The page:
Pulmonary Vein Stenosis Due to a Compressive Malignant Tumor Detected by Transesophageal Echocardiography

I. Hamzeh, A. Rashid, F. Shaib, B. Dawn
2011 Circulation  
A 72-year-old man presented to the emergency department with a history suggestive of a transient ischemic attack. On physical examination, he had bilateral expiratory rhonchi and no residual neurological deficit. A chest radiograph, obtained on admission, did not reveal any obvious lung mass or nodule. As part of the evaluation protocol, a transesophageal echocardiogram (TEE) was performed to rule out a possible cardioembolic etiology. The TEE showed normal left ventricular systolic function,
more » ... ldly dilated right ventricle with moderately elevated right ventricular systolic pressure, and a patent foramen ovale with a right-to-left shunt ( Figure 1A ). With color Doppler interrogation, a highvelocity flow with aliasing was noted in the right upper pulmonary vein (RUPV) ( Figure 1B) . By continuous wave Doppler, the peak velocity was noted to be 227 cm/s with a mean gradient of 14 mm Hg ( Figure 1C ), indicating hemodynamically significant stenosis of RUPV. The Doppler waveform showed continuous forward flow in RUPV into the Figure 1. Representative TEE images showing a right-to-left shunt through the patent foramen ovale during saline contrast injection (A); a high-velocity flow with aliasing in RUPV by color Doppler (B); increased peak velocity and mean gradient and absence of flow reversal during atrial systole in RUPV by continuous wave Doppler (C); and normal waveforms in right lower (D), left lower (E), and left upper (F) PVs by pulsed Doppler interrogation. LA indicates left atrium; LLPV, left lower PV; LUPV, left upper PV; LV, left ventricle; RA, right atrium; RLPV, right lower PV; RUPV, right upper pulmonary vein; and RV, right ventricle.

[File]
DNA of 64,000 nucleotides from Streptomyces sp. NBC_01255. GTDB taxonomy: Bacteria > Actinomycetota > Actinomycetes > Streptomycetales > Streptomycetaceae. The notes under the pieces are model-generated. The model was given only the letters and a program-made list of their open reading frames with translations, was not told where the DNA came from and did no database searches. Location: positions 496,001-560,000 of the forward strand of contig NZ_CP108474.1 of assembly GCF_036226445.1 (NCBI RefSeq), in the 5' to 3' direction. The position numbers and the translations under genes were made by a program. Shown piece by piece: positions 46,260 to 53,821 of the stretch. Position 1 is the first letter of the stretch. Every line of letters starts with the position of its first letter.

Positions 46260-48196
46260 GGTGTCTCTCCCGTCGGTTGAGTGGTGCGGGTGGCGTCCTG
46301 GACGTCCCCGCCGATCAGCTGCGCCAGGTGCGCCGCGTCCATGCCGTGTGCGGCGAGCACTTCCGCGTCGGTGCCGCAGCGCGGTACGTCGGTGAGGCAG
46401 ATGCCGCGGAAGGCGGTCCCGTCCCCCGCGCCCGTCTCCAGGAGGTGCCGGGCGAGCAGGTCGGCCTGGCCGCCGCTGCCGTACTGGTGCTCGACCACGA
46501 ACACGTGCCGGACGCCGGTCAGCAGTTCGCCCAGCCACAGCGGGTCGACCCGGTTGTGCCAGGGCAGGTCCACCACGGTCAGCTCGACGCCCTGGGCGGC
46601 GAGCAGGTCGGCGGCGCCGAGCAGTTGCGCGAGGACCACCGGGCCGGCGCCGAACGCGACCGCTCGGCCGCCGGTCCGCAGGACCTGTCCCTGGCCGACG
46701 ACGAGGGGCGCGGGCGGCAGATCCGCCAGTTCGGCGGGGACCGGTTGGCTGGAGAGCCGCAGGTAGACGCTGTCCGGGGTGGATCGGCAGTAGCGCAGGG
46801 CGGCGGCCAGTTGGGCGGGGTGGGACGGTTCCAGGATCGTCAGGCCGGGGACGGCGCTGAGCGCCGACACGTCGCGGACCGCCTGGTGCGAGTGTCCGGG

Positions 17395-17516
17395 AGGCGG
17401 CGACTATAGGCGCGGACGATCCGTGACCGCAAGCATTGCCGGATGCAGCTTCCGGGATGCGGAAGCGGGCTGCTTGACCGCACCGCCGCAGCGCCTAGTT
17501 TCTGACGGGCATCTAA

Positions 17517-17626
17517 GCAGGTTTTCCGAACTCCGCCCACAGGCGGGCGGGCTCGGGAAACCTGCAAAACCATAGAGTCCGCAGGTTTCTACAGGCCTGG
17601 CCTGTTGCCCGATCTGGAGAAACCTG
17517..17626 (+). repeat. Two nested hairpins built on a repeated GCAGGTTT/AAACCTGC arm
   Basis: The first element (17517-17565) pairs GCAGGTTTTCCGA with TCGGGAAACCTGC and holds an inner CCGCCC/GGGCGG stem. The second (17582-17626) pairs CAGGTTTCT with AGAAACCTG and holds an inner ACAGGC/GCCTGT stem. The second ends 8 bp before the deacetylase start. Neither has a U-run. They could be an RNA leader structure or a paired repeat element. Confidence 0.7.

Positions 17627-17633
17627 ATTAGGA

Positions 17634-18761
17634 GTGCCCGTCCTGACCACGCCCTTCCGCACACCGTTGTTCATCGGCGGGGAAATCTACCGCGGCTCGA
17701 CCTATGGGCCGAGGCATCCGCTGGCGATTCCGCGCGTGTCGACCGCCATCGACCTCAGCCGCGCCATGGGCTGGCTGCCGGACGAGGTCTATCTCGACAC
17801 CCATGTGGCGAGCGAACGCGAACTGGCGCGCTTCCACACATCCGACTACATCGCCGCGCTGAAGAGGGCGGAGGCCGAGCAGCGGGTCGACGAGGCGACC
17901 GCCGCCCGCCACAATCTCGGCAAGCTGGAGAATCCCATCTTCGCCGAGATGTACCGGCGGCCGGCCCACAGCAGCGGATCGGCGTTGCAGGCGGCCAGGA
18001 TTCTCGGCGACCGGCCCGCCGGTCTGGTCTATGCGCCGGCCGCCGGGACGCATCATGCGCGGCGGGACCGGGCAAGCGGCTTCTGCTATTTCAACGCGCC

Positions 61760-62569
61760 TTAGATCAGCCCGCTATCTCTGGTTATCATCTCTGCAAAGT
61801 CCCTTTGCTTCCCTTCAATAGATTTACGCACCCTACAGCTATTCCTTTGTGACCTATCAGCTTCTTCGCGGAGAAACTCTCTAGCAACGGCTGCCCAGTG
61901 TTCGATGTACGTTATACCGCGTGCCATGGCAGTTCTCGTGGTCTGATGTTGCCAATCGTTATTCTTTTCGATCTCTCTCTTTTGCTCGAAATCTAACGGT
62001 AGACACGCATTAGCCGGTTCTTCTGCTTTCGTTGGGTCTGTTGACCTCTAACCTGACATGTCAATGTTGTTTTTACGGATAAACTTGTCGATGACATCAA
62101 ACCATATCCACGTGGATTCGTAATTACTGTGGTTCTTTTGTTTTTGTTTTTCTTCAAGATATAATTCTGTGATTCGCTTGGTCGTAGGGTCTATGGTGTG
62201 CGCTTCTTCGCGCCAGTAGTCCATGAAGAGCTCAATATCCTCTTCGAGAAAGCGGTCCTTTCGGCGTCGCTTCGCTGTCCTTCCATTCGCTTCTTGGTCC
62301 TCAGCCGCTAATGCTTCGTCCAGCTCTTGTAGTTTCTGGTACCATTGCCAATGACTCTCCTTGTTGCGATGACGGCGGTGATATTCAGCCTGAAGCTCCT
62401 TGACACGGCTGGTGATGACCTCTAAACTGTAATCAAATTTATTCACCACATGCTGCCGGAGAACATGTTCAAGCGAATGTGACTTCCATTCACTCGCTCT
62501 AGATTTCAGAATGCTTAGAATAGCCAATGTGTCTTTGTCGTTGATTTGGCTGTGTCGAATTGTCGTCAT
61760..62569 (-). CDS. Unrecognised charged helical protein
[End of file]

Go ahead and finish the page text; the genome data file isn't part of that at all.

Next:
doi:10.1161/circulationaha.110.958082 pmid:21263008 fatcat:x6ei24o6m5dkzircwnqgpd5yya